When I first started to design Mathematica—and its predecessor, SMP—my concept was to do what I might now call metamodeling: to drill down below the formal constructs we know, and find the core of what lies underneath. The essence of what I was doing was, however, a curious mixture of the abstract and the human: I wanted to find abstract computational primitives for the world, but I wanted them to be convenient and comfortable for us humans to deal with. And decades later, I’ve increasingly realized that I was in many ways very fortunate in the particular direction I took in doing this.
My core idea was to represent everything as a symbolic expression, and to represent all operations as transformations on symbolic expressions. After a third of a century of experience with what’s now the Wolfram Language, it might seem obvious that this would be successful. But in retrospect, particularly with what I’ve learned very recently from the formalism of our Physics Project, my decisions in SMP more than 40 years ago come to seem much more fortuitous—or perhaps prescient—than I had imagined.
The nub of the issue is what it takes to “get answers” from computations. One has a symbolic expression, and one has various transformation rules for it. But how should they be applied? What if there are multiple choices? Even 40 years ago, I certainly wondered about such things. But I made the decision to take the simplest approach, and just “do the first transformation that applies”, and keep doing this until nothing changes.
Yes, there were corner cases (like ) where I knew this would fail. But the question was whether the vast majority of computations that we humans would want to do would be successfully done. And now we know the answer: yes, they can. Over the years, we’ve seen how more and more kinds of things can be successfully represented by symbolic expressions—with transformations applied in this way.
In a sense, that this works in practice is an interesting—and ultimately deep—“metascientific” fact about our human view of things. But in recent times, I’ve realized that in the broad sweep of basic science there’s more to think about. Yes, what we have in Mathematica and the Wolfram Language is well optimized for our human view of things—and for applying the computational paradigm. But there’s also a whole multicomputational paradigm that’s possible, and that in fact the Wolfram Language has primed us for.
It’s a fascinating experience building our tower of ideas and technology. At each step it’s an exacting process (now often livestreamed) to reach the clarity needed to create layer after layer of robust and coherent structure. But as the tower grows, there are moments when suddenly we can see much further—and can conceptualize whole new areas that we had not even imagined before.
Technology usually has a certain temporariness, constantly being replaced by the new and the better. But the foundational character of Mathematica and the Wolfram Language gives them a certain timeless permanence—which makes even what we built more than a third of a century ago still seem completely fresh and modern today. It’s certainly satisfying to see all our effort progressively build on itself over the years. And particularly in recent times there’s been an impressive recursive acceleration: with everything we’ve built so far, it becomes faster and faster to build new things.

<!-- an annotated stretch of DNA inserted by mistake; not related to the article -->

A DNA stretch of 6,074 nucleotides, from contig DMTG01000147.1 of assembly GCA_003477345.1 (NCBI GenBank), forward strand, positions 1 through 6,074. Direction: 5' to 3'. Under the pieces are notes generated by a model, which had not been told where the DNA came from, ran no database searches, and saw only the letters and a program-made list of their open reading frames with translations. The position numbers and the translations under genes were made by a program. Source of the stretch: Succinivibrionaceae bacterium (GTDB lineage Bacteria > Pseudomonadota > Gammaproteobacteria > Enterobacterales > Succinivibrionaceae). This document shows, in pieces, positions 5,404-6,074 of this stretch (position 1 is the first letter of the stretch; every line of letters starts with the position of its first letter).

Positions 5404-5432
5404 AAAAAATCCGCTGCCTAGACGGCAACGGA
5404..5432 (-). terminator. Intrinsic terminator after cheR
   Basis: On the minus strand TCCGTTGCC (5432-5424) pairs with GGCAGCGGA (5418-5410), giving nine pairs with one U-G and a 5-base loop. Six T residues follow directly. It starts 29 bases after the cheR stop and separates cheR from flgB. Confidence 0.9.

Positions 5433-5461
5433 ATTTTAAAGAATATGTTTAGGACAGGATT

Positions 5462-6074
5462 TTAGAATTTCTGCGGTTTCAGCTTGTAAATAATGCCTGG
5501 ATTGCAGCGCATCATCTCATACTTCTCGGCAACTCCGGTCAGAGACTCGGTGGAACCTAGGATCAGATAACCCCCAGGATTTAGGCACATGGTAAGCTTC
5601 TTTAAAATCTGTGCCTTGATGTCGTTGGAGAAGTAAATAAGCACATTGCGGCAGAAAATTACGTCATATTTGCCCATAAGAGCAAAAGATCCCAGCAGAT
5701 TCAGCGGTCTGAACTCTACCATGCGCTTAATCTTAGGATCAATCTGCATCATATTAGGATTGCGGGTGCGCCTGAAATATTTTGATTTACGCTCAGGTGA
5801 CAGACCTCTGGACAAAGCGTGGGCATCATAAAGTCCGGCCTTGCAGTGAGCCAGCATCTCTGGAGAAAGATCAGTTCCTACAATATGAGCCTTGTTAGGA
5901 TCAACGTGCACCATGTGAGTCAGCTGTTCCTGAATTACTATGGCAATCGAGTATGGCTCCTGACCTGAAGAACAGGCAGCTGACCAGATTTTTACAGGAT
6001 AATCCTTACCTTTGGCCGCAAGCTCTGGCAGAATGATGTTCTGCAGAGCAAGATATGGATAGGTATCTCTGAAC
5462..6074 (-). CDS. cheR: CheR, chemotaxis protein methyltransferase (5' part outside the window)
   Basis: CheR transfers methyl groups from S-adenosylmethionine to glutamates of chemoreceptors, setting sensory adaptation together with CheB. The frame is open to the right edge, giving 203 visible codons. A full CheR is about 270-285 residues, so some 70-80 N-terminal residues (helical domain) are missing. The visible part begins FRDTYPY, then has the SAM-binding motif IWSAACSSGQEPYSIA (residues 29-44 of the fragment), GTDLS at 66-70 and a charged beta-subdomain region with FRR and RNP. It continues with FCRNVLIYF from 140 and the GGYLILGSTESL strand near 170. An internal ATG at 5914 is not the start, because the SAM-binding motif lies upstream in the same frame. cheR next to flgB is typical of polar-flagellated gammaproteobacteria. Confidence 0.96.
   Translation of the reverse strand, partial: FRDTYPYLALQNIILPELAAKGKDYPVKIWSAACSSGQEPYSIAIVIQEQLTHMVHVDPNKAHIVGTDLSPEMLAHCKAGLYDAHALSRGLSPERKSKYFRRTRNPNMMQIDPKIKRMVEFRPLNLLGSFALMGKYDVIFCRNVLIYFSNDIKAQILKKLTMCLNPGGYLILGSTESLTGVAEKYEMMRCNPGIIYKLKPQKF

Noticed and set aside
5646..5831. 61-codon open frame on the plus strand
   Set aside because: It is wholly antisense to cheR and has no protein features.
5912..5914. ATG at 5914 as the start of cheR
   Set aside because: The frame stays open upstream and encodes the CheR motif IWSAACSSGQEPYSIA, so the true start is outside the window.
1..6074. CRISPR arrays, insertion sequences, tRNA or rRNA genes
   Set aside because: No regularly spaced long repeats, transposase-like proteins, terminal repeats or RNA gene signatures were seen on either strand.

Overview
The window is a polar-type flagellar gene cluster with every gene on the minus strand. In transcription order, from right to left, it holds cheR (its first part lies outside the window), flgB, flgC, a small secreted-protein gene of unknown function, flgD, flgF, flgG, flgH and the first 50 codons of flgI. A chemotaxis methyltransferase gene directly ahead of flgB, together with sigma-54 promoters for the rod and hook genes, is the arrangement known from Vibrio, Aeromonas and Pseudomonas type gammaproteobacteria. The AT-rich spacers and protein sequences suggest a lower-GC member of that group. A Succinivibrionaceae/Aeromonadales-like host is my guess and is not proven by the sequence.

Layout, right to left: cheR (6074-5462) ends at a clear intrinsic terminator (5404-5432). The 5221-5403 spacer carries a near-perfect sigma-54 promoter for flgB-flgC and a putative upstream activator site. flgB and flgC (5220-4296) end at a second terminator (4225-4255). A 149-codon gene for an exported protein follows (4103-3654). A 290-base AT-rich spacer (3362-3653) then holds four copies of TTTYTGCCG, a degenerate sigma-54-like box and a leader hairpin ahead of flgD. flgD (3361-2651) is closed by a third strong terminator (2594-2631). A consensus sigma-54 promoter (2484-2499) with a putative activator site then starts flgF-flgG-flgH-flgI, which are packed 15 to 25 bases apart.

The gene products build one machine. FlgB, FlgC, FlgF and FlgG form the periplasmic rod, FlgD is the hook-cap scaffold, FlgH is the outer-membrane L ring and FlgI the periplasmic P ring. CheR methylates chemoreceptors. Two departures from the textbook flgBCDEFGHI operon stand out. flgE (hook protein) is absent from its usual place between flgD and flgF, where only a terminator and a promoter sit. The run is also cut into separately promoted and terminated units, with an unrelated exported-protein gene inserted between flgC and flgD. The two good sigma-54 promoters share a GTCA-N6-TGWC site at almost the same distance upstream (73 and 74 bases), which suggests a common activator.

What does the future hold? Part of it feels to me quite inexorable. With the passage of time what now seem like artifacts from the future will steadily become familiar as artifacts of the present. That’s already happened with some of what seemed like artifacts from the future three decades ago. But even from that time there’s still much more to come. And there’s overwhelmingly more from the years since then.
Then there’s deployment. Over the past third of a century we’ve seen personal computers, GUIs, parallelism, mobile, embedded, web, cloud, and now XR, blockchain and more. And in each case there have been new ideas and opportunities for what one can do with our computational language and its core symbolic framework. And while we don’t know what kinds of deployment the future will bring, I think we can be confident that they will show us still more new ideas and opportunities.
But to me personally, the most exciting part is the conceptual breakthroughs. There are fundamental theoretical reasons to expect that there will always be more to discover and invent in the computational universe. And certainly in the past third of a century, that’s what I’ve experienced. The computational paradigm in general, and our computational language in particular, continually provide us new ways to think about things. It might start as an idea. But soon it becomes a tool. And then a framework. And then we can build on that framework to go yet further.
Some of what we’ve invented or discovered I in some way or another at least imagined, often decades earlier. But much I did not. And instead it’s only with the unique tower of ideas and technology that we’ve built that it’s eventually been possible to get to the new level of understanding or capability that is needed—and to successfully take that next step in intellectual history.
By the standards of modern technology, a third of a century might seem like an eternity. But when it comes to the kind of foundational progress that Mathematica and the Wolfram Language are about, it is but a small span of time. But in that time I am proud of how far we’ve come and how solid what we’ve built is. And now I look forward to the future and to seeing both the inexorable and the surprising developments that it will bring. It’s been a great first third of a century for Mathematica and the Wolfram Language. But it’s just the beginning….